Autumn at Fukuroda Falls, One of Japan’s Top 3 Waterfalls

Fukuroda Falls, one of Japan’s three great waterfalls, is a breathtaking cascade that sits on a cliff created by a volcanic ejecta some 15 million years ago. Nestled in the secluded hills of the town of Daigo in Ibaraki Prefecture, this majestic cascading waterfall shows a different face every season. Frozen in the harsh cold of winter, it comes back to life in spring, adorned by budding green leaves, and continues its refreshing spray into summer before being decorated by vivid hues in the fall.

Visiting Fukuroda Falls in autumn

The 紅葉 [koyo], or autumn leaves, season in Japan has become one of the most popular times to travel. The peak time to see the leaves at Fukuroda Falls is early to mid-November.

Autumn at Fukuroda Falls

The contrast between brilliantly colored maple leaves and the pure white waterfall is a sight to behold. According to the official website, the poet Saigyo Hoshi in the Heian period composed a poem praising the enchanting beauty of Fukuroda Falls, saying it was a place where “flowers line the path, weaving in and out, as the mountain princess skillfully creates a brocade.”

Entry costs 300 yen per adult, and it includes everything below.

Tunnel of Light

From autumn to winter, the tunnel leading to the waterfall view decks is decorated with lights throughout its opening hours. The concept for 2023 was “prism” so the tunnel was a kaleidoscope of rainbow colours.

Tunnel of Light, Daigo project

The waterfall is also lighted up from sunset until 7pm or 8pm, so if you are willing to brave the cold you can come at night.

Lover’s Sanctuary

Lover's Sanctuary

Around 165m into the tunnel is a monument that serves as a photo spot. A swing surrounded by abstract 3D shapes, it is known as the Lover’s Sanctuary but anybody can come take photos here.

Vantage points

Autumn at Fukuroda Falls

There are two main view decks to see the stunning waterfall that stands 120m tall and 73m wide. The highest one at around 50m has three platforms and is accessed via an elevator. Here you can take sweeping shots of the water amid the foliage and surrounding mountains.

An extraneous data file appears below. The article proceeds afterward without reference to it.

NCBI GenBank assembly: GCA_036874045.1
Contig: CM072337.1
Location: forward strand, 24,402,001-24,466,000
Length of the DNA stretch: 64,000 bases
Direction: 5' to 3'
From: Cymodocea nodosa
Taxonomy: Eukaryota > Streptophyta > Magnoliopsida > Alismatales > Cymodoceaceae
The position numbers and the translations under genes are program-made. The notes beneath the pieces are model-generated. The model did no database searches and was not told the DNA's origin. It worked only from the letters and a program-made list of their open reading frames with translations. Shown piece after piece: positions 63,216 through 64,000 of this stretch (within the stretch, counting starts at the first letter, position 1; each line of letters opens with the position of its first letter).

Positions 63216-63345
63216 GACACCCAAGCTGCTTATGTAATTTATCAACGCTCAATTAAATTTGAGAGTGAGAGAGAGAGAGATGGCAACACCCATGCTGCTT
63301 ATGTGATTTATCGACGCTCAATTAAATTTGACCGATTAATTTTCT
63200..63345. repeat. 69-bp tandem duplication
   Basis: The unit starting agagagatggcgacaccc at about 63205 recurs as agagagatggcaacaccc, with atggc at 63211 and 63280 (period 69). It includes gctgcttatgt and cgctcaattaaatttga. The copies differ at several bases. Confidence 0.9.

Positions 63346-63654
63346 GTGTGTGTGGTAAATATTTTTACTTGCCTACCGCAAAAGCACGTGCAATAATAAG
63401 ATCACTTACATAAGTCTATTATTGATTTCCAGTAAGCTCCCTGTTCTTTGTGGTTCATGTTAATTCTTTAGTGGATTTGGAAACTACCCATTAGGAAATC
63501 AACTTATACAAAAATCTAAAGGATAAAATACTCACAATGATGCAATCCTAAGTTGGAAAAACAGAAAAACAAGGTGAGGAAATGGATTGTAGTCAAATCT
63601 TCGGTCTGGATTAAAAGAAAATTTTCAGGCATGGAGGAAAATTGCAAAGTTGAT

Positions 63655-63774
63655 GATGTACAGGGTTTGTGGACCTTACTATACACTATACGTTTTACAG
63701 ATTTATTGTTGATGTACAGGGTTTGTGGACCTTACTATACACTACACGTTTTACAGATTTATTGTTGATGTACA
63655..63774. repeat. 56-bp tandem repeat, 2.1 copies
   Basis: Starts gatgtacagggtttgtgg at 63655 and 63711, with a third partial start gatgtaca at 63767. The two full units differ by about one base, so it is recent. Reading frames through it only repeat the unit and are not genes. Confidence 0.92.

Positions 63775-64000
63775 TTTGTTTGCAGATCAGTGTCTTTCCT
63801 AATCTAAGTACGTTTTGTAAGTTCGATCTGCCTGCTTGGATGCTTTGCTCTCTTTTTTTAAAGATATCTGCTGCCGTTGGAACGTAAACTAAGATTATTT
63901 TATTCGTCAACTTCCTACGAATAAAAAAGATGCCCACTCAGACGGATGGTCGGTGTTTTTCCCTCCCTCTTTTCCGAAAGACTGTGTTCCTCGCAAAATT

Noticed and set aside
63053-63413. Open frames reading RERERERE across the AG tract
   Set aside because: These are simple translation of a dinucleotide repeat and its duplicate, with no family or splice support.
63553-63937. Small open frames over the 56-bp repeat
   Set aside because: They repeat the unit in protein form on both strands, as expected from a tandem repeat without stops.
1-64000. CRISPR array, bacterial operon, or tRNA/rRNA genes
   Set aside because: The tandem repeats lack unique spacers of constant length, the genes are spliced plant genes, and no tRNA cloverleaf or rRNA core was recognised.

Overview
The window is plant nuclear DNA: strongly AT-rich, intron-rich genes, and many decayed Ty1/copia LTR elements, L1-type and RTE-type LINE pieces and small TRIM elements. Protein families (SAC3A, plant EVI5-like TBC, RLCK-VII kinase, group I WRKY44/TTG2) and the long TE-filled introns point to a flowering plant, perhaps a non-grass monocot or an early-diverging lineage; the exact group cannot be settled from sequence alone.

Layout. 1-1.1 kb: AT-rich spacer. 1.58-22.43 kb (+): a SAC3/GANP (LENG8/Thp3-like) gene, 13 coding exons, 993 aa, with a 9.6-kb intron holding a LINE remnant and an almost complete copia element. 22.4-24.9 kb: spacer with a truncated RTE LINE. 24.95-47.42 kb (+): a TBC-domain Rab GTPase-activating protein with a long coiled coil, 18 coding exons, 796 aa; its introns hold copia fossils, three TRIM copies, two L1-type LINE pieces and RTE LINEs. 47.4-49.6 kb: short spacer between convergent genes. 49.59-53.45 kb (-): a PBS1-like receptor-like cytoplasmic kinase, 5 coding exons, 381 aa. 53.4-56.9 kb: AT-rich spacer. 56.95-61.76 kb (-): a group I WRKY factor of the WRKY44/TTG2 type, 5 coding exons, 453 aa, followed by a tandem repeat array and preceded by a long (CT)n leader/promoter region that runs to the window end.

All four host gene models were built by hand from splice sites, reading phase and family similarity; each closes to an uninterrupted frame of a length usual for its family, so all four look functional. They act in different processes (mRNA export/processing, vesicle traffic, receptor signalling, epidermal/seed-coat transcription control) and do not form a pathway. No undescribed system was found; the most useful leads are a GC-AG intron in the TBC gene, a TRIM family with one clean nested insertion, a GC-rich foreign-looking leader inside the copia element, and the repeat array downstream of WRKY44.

The second deck is lower but it brings you closest to the waterfall’s thunderous spray, where you can really experience the power of nature. You are just 10m from the water so it almost feels like you can reach out and touch it. In autumn and winter the air is very chilly, so make sure you bring a warm jacket.

Waterfall view deck 10m away

Suspension bridge

On the way back, you can walk across a suspension bridge located around 210m into the tunnel. This will bring you onto a foresty path that leads back to the shops clustered near the entrance, and onwards to the parking lots.

Suspension bridge at Fukuroda Falls

Getting to Fukuroda Falls

By public transport

From Tokyo or Ueno Station take the Hitachi Limited Express to Mito Station (80 mins). From there, transfer to the JR Suigun Line and ride another 80 mins until Fukuroda Station. A local bus runs a few times a day from the station to the waterfall entrance. You can check the timetable here (Japanese only). Alternatively, you can walk it, which will take around 40 mins.

A bus also runs twice a day in both directions from Hitachi-Daigo Station to the waterfall entrance, but the distance is not feasible to walk if you happen to miss the buses.

Autumn at Fukuroda Falls

By car

Driving to Fukuroda Falls is by far the more convenient and preferred option. Given the cost of train fares nowadays, it even works out to be cheaper, especially if you have multiple people.

There are two free parking lots provided by the town that are located around 15 minutes walk from the waterfall entrance. The Daiichi parking lot is the slightly closer of the two, and it is open 24 hours. However, it only holds 50 cars, so if crowded you are best going to the Daini parking lot (show in map below). This one holds 220 cars but is only open between 9am to 5pm during the colder months (extended by a hour both sides from May to October). Both parking lots have toilets.

For those that want to minimize walking, there are also a scattering of paid parking closer to the waterfall. Prices range from 300 yen to 500 yen for the day, so it won’t break the bank. Some restaurants and stores along the way also offer free parking for customers.

Check out the archives for more things to do in Ibaraki Prefecture, or among nature.

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